The China Issue is REALLY HERE.

We are very happy to announce that “The China Issue” is now live. We would like to thank our guest editor Mai Mang (Yibing Huang) for reading the poetry and prose submissions with us as well as curating the “Poetry in translation” and “Art & art criticism” sections. As usual, Reviews Editor Eddie Tay has brought us a fine selection of book reviews, which for this issue are all related to China. The issue also features editorials by Mai Mang and Tammy Ho Lai-Ming. Last but not least, we would like to thank our webmaster Jarno Jakonen for all his hard work moving the website to a new webhost. Without him, Cha would not run. 
The issue:
Editorials
1. The Chinese Curse – by Mai Mang
2. China: What It Is, What It Could Be – by Tammy Ho Lai-Ming
Poetry [Link]
Salvatore Attardo, Eleanor Goodman, J.H. Martin, Camille Hong Xin, Arthur Leung, Vera Schwarcz, Miroslav Kirin, Alithini, W.F. Lantry, Sumana Roy, Russell C. Leong, Amylia Grace
Poetry in translation [Link]
Duo Duo, Mai Mang, Wang Jiaxin, Christopher Lupke, Zhai Yongming, Andrea Lingenfelter, Xi Chuan, Lucas Klein, Zang Di, Ming Di, Meng Lang, Denis Mair, Tony Barnstone, Chen Dongdong, Eleanor Goodman and Ao Wang, Shu Cai, Gao Xing, Leonard Schwartz, Zhang Er, Xiao Kaiyu, Kang Cheng, Vivienne Guo, Ralph Parfect, Aku Wuwu, Mark Bender
Fiction [Link]
Isabelle Li, L.M. Magalas, Kaitlin Solimine
Fiction in translation [Link]
Han Dong, Nicky Harman

Creative non-fiction [Link]
Madeleine Marie Slavick, Michal Slaby
Art & art criticism [Link]
Anton S. Kandinsky, David Rong, Zhang Dali, Mai Mang, Ted Ciesielski, Zheng Lianjie, Ji Shengli, Ai Weiwei
Book reviews [Link]
1. Han Dong, Banished! Trans. Nicky Harman. 2009. Reviewed by Katherine Foster.
2. Yan Lianke. Dream of Ding Village. 2011. Reviewed by Glen Jennings.

3. Xu Zhichang. Chinese English. 2010. Reviewed by Joel Heng Hartse.
4. You Xiaoye. Writing in the Devil’s Tongue: A History of English Composition in China. 2010. Reviewed by Joel Heng Hartse.
5. Joseph Lo Bianco, Jane Orton, and Gao Yihong (Eds.). China and English. 2009. Reviewed by Joel Heng Hartse.
6. Frank Dikötter. Mao’s Great Famine. 2010. Reviewed by Alice Tsay (Cha‘s Staff Reviewer).
7. The Butterfly Lovers: The Legend of Liang Shanbo and Zhu Yingtai: Four Versions with Related Texts. Edited and Translated, with an Introduction, by Wilt L. Idema. 2010. Reviewed by William (Billy) Noseworthy.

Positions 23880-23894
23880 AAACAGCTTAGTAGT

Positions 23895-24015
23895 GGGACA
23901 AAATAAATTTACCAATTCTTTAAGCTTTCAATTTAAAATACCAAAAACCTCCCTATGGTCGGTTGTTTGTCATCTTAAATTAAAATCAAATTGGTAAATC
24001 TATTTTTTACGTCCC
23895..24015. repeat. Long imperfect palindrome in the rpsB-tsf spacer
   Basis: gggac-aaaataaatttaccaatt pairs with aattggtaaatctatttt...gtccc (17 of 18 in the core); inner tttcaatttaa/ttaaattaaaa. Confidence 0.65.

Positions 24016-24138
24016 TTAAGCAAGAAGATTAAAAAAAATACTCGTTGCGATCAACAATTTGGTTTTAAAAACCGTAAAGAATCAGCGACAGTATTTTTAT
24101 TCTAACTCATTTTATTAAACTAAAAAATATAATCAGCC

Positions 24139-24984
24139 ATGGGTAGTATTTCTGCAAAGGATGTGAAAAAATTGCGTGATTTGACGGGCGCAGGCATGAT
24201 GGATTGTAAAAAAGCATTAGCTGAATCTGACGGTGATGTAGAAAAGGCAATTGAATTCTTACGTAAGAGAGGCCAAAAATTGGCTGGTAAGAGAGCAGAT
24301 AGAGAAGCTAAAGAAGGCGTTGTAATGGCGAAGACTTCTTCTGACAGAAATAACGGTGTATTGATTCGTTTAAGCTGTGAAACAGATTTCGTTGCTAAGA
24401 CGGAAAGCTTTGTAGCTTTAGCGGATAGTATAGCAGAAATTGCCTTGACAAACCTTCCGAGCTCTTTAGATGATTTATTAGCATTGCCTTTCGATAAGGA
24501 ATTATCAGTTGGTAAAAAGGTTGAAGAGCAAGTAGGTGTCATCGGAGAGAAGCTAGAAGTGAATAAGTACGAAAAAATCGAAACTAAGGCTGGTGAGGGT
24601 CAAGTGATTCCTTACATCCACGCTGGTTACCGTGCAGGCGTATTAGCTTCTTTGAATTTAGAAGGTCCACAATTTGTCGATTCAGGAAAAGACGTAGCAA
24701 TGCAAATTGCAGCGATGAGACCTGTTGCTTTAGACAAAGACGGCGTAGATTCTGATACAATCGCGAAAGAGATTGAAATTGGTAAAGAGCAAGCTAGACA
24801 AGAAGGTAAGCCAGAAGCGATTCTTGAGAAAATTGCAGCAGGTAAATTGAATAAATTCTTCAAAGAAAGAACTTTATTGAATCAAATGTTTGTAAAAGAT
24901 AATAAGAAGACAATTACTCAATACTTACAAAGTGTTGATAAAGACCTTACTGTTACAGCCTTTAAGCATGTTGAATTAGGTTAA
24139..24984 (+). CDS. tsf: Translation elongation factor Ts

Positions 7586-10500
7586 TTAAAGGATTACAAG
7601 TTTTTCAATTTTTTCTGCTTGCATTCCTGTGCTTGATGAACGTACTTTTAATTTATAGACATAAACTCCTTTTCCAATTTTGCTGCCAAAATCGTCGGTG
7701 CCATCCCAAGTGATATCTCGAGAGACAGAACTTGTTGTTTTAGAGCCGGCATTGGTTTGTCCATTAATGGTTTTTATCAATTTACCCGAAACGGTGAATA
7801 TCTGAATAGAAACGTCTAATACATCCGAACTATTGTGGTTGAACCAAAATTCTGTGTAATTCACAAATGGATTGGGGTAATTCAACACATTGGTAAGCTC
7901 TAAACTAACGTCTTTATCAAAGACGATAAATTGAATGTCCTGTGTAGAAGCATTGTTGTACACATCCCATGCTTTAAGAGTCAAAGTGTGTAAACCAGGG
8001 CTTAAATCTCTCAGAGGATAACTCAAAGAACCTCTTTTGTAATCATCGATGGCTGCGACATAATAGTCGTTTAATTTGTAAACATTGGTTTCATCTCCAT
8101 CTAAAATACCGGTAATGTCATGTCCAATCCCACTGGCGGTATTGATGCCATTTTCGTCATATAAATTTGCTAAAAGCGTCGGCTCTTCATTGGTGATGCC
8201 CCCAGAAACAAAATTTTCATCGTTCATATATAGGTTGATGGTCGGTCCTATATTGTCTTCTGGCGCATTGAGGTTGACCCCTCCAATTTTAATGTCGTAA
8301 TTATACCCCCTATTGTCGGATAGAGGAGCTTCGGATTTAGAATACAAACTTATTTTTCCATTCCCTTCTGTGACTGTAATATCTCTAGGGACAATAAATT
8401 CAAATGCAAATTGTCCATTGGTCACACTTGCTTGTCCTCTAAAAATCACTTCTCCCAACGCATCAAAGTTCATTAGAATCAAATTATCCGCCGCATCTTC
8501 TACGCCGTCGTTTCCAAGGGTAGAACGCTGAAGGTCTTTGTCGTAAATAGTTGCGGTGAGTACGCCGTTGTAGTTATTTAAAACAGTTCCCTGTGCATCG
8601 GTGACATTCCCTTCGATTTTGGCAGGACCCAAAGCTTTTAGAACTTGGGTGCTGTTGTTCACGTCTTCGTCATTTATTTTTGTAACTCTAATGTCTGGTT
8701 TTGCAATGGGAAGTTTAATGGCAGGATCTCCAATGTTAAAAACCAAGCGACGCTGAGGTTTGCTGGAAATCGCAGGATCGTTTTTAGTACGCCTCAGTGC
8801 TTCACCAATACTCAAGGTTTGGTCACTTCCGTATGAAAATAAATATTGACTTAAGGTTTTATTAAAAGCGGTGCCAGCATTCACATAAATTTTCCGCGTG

8. Lena Henningsen. Copyright Matters: Imitation, Creativity and Authenticity in Contemporary Chinese Literature. 2010. Reviewed by Ruth Y.Y. Hung.
9. Ouyang Yu. The English Class. 2010. Reviewed by Jason Eng Hun Lee.
10. Alistair Noon. Some Questions on the Cultural Revolution. 2010. Reviewed by Jason Eng Hun Lee.
11. China Voices. Oxfam Hong Kong. 2010. Reviewed by Maura Elizabeth Cunningham.
12. Steve Noyes. It is Just that Your House is so Far Away. 2010. Reviewed by Emily Walz.

Interview [Link]
Karen Ma interviews Pallavi Aiyar, author of Chinese Whiskers 


Full list of contributors.




Fine Tea Competition 2011: Prizes: First: £25.00, Second: £15.00, Third: £10.00, Highly Commended (up to 3): £5 each. Payable through Paypal.

We are  accepting submissions for the Fourth Anniversary Issue, which is scheduled for November 2011. Robert E. Wood (poetry) and Royston Tester (prose) will act as guest editors. Deadline: 15 September. If you are interested in having your work considered for publication in Cha, please read our submission guidelines.


15 thoughts on “The China Issue is REALLY HERE.

  1. Iain said: “I've been enjoying the new China issue. Congratulations to you, Jeff, and Eddie on another terrific journal, filled with interesting, informative, and creative pieces. It's an honor to part of the CHA family.”

    Like

  2. Royston, guest editor for the forthcoming fourth anniversary issue of Cha, said: “Dear Tammy: You, Jeff, and Mai Mang have made a breathtaking achievement with the current issue of Cha. It certainly does give an original and profound insight into 'China.' I especially enjoyed the editorials, the fiction in translation, the poetry, and artwork. It must have taken a great deal of work to produce the issue. It truly feels like a historic moment in the evolution of Cha. I'm keen to read the blog (unfortunately it's inaccessible from Beijing) to see how others have responded, and I will take a look at it when I'm back in Canada. Congratulations!”

    Like

  3. Steve said: “Hi Tammy, many thanks. I consider myself fortunate to get reviewed in your magazine, with its focus on Asia and China […] I thought Emily's review offered me some insight into how narratives bog down over the long haul, and that is useful to me. I'll continue to follow your magazine with interest, as Chinese language and culture remain an obsession with me.”

    Like

  4. Bill very kindly said: “Dear Tammy, Just a quick note to say I read through the list of contributors for the China issue today, and I am truly overwhelmed. What a stunningly glorious issue you've put together! I am humbled to be included. It is a truly wondrous achievement for you, and for all involved. I don't usually find myself over-exuberant about any particular issue, but this one is truly exceptional. Congratulations!”

    Like

  5. John said: “This foreword to the current issue of 茶: An Asian Literary Journal contains [an] interesting discussion of shifting identity, in aspiration and meaning in the contextof Hong Kong / China.” (More here)

    Like

  6. Jackson wrote: “The China issue is superb. So, thank you for that as well. Despite the difficulties when you first went live, I spent several days clicking and clicking until I got
    through it all. I wondered whether China might have had something to do with it…”

    Like

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